1991 | 0.0785*** | 0.1121*** | 0.0842*** | 0.1083*** | 0.0879*** | 0.1374*** | 0.0916*** |

1992 | 0.0798*** | 0.1144*** | 0.0842*** | 0.1083*** | 0.0879*** | 0.1375*** | 0.0916*** |

1993 | 0.0817*** | 0.1166*** | 0.0914*** | 0.1085*** | 0.0759*** | 0.1322*** | 0.0968*** |

1994 | 0.0847*** | 0.1187*** | 0.0848*** | 0.1083*** | 0.0879*** | 0.1377*** | 0.0916*** |

1995 | 0.0866*** | 0.1207*** | 0.0862*** | 0.1085*** | 0.0792*** | 0.1321*** | 0.0906*** |

1996 | 0.0895*** | 0.1224*** | 0.0784*** | 0.1045*** | 0.0838*** | 0.1396*** | 0.0806*** |

1997 | 0.0900*** | 0.1240*** | 0.0853*** | 0.1006*** | 0.0880*** | 0.1289*** | 0.0923*** |

1998 | 0.0887*** | 0.1253*** | 0.0877*** | 0.1015*** | 0.0902*** | 0.1337*** | 0.0909*** |

1999 | 0.0888*** | 0.1264*** | 0.0816*** | 0.1042*** | 0.0970*** | 0.1388*** | 0.0844*** |

2000 | 0.0901*** | 0.1272*** | 0.0802*** | 0.1076*** | 0.0955*** | 0.1192*** | 0.0867*** |

2001 | 0.0901*** | 0.1271*** | 0.0714*** | 0.1067*** | 0.0955*** | 0.1327*** | 0.0794*** |

2002 | 0.0901*** | 0.1270*** | 0.0778*** | 0.1077*** | 0.0961*** | 0.1371*** | 0.0795*** |

2003 | 0.0907*** | 0.1268*** | 0.0626** | 0.1032*** | 0.1024*** | 0.1321*** | 0.0714*** |

2004 | 0.0916*** | 0.1263*** | 0.0559 | 0.0997*** | 0.1059*** | 0.1389*** | 0.0631** |

2005 | 0.0943*** | 0.1258*** | 0.0724*** | 0.1062*** | 0.1027*** | 0.1302*** | 0.0793*** |

2006 | 0.0943*** | 0.1252*** | 0.0644** | 0.1003*** | 0.0951*** | 0.1235*** | 0.0737*** |

2007 | 0.0947*** | 0.1244*** | 0.0580* | 0.0946*** | 0.1000*** | 0.1148*** | 0.0676** |

Note: ***, **, * respectively denotes the significance level of statistical measurement test results 1%, 5%, 10%.

According to different reflection methods of model setting for “space”, there are two kinds of spatial econometric models: SAR and SEM. The first model (SAR) is mainly used to study situations when the behavior of neighboring institutes or regions has an impact on other institutes or regions within the whole system. The specific formula is:

W is spatial weight matrix of N-N order, namely a matrix which shows the web-structured relationship of several (N) institutes or regions. The weight matrix W need to be standardized to make the sum of each row in the weight matrix equals 1. W_{y} is the spatial lag of the dependent variable,

In the second model (SEM), the relationship between organization or regions are reflected through the error term. This model is often used when the interaction between organizations or regions varies with different relative positions. The specific formula is:

where y is the dependent variable, X is exogenous explanatory variable matrix,

This article uses two kinds of spatial weights matrix to do empirical analysis, the first one is the geo-spatial weight matrix; the weight of geographic adjacent area is 0, while non-adjacent areas is 1; the second one is the distance decay weight matrix, which uses distance decay function to construct spatial weights matrix. The specific formula is:

where, i, j, represent any two different regions;

Taking spatial matrix of all regions in china as an example, the form is as follows:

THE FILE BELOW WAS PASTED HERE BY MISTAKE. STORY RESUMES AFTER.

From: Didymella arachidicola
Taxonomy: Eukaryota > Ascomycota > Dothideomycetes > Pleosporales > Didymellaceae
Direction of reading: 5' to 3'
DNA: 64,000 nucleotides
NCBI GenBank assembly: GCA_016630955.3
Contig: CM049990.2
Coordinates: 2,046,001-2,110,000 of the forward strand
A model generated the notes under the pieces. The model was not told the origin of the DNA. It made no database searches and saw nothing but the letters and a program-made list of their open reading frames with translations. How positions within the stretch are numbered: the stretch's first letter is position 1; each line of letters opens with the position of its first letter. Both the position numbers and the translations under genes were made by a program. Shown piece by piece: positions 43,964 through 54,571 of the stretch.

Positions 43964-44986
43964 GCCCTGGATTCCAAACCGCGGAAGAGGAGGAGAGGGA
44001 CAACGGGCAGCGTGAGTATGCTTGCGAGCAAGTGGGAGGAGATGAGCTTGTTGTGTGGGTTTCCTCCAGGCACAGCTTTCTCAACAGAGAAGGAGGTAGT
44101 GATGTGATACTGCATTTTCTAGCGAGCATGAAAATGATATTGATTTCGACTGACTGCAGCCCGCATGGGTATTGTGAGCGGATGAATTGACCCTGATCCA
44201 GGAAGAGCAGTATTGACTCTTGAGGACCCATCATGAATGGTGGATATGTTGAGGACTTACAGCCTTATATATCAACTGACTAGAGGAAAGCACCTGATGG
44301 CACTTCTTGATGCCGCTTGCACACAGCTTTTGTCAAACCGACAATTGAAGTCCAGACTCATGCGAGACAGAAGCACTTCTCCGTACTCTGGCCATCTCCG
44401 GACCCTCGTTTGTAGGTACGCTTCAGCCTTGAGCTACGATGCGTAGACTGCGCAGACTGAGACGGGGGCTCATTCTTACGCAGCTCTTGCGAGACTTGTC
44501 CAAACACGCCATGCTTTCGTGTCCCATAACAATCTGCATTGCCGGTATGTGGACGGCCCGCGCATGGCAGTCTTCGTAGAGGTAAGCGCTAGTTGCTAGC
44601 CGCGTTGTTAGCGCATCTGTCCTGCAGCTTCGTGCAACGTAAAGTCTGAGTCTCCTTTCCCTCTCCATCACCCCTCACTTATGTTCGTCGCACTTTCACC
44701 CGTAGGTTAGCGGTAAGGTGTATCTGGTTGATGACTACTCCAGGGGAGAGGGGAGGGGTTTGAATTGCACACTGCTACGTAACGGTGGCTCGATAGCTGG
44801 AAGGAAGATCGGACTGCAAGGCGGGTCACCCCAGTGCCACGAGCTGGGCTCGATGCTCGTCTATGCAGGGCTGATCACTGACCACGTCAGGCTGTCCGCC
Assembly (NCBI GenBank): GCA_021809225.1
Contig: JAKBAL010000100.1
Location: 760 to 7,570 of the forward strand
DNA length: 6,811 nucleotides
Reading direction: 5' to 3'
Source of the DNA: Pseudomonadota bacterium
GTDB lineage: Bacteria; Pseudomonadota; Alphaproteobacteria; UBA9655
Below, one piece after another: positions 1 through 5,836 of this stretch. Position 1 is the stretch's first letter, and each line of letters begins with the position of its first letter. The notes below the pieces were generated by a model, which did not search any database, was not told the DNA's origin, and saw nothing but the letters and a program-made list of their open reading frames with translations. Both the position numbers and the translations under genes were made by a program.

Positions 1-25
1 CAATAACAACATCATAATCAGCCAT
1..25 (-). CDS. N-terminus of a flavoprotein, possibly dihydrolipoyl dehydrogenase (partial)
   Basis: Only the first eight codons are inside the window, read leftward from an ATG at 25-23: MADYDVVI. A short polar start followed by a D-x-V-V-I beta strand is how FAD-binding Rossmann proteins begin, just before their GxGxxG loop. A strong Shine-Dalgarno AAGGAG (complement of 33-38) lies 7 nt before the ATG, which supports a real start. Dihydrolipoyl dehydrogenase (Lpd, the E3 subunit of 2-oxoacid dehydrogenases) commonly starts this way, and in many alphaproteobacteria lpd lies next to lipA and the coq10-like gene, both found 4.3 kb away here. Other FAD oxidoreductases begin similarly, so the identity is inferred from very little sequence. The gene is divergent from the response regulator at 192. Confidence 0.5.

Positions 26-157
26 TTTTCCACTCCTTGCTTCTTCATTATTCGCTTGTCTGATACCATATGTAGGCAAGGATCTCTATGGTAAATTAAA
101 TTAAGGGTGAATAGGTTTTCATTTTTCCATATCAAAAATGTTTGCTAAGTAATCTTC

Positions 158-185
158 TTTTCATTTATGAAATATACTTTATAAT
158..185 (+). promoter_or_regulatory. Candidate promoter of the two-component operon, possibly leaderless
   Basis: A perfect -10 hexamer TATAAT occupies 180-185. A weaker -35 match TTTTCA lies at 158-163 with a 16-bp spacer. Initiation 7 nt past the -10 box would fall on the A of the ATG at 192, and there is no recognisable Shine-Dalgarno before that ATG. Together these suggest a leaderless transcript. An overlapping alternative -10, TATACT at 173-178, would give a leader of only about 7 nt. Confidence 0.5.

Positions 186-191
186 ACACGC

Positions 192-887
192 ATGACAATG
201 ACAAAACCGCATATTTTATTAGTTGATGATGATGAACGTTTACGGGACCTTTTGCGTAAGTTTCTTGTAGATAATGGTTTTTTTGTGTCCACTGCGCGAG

where,_{ }respectively represents the spatial weights matrix of 28 regions over the period of 1987-2007. Since the space distance is calculated based on latitude and longitude, therefore,

In this paper, four aspects were considered while constructing the spatial econometric model. First, we divided human capital into two categories and constructed two models respectively. One model measured the educational human capital by the average years of schooling. Another model subdivided the educational human capital into primary education, secondary education and higher education. Besides, the spatial econometric panel model setting consists of SAR Panel Data and SEM Panel Data; in addition, the spatial weights matrix setting includes distance decay weights matrix and geographic weights matrix; at last, the error component of spatial panel data model includes unfixed effect, spatial fixed effect, time fixed effect and temporal-spatial fixed effect. In summary, there can be 2 × 2 × 2 × 4 = 32 aspects.

Models were separated into two categories in this paper. First, we consider the model which measures the educational human capital by the average years of schooling. More details can be seen in

Measuring the educational human capital by the average years of schooling,

Test method | Number of samples | Test value | Probability |
---|---|---|---|

Lmerr | 588 | 945.2212 | 0 |

Lmsar | 588 | 890.4653 | 0 |

Moran | 588 | 0.3575 | 0 |

Lratios | 588 | 208.8682 | 0 |

Walds | 588 | 304.1064 | 0 |

Model | Variable | Un-fixed effect | Spatial fixed effect | Time fixed effect | Time-spatial fixed effect | ||||
---|---|---|---|---|---|---|---|---|---|

Two kinds of spatial weights | Distance decay weights | Geographic weights | Distance decay weights | Geographic weights | Distance decay weights | Geographic weights | Distance decay weights | Geographic weights | |

Spatial lag panel data model | Constant term | −23.99*** | 23.72*** | −23.37 | −23.11 | −27.45 | −21.09 | −26.47 | 18.86 |

Life expectancy | 9.21*** | 9.23*** | 9.17*** | 9.20*** | 8.20*** | 8.37*** | 8.43*** | 8.64*** | |

Physical capital | 0.66*** | 0.65*** | 0.68*** | 0.67*** | 0.55*** | 0.55*** | 0.61*** | 0.61*** | |

The average years of schooling | 0.23 | 0.31 | 0.01 | 0.10 | 1.60*** | 1.54*** | 1.17*** | 1.05*** | |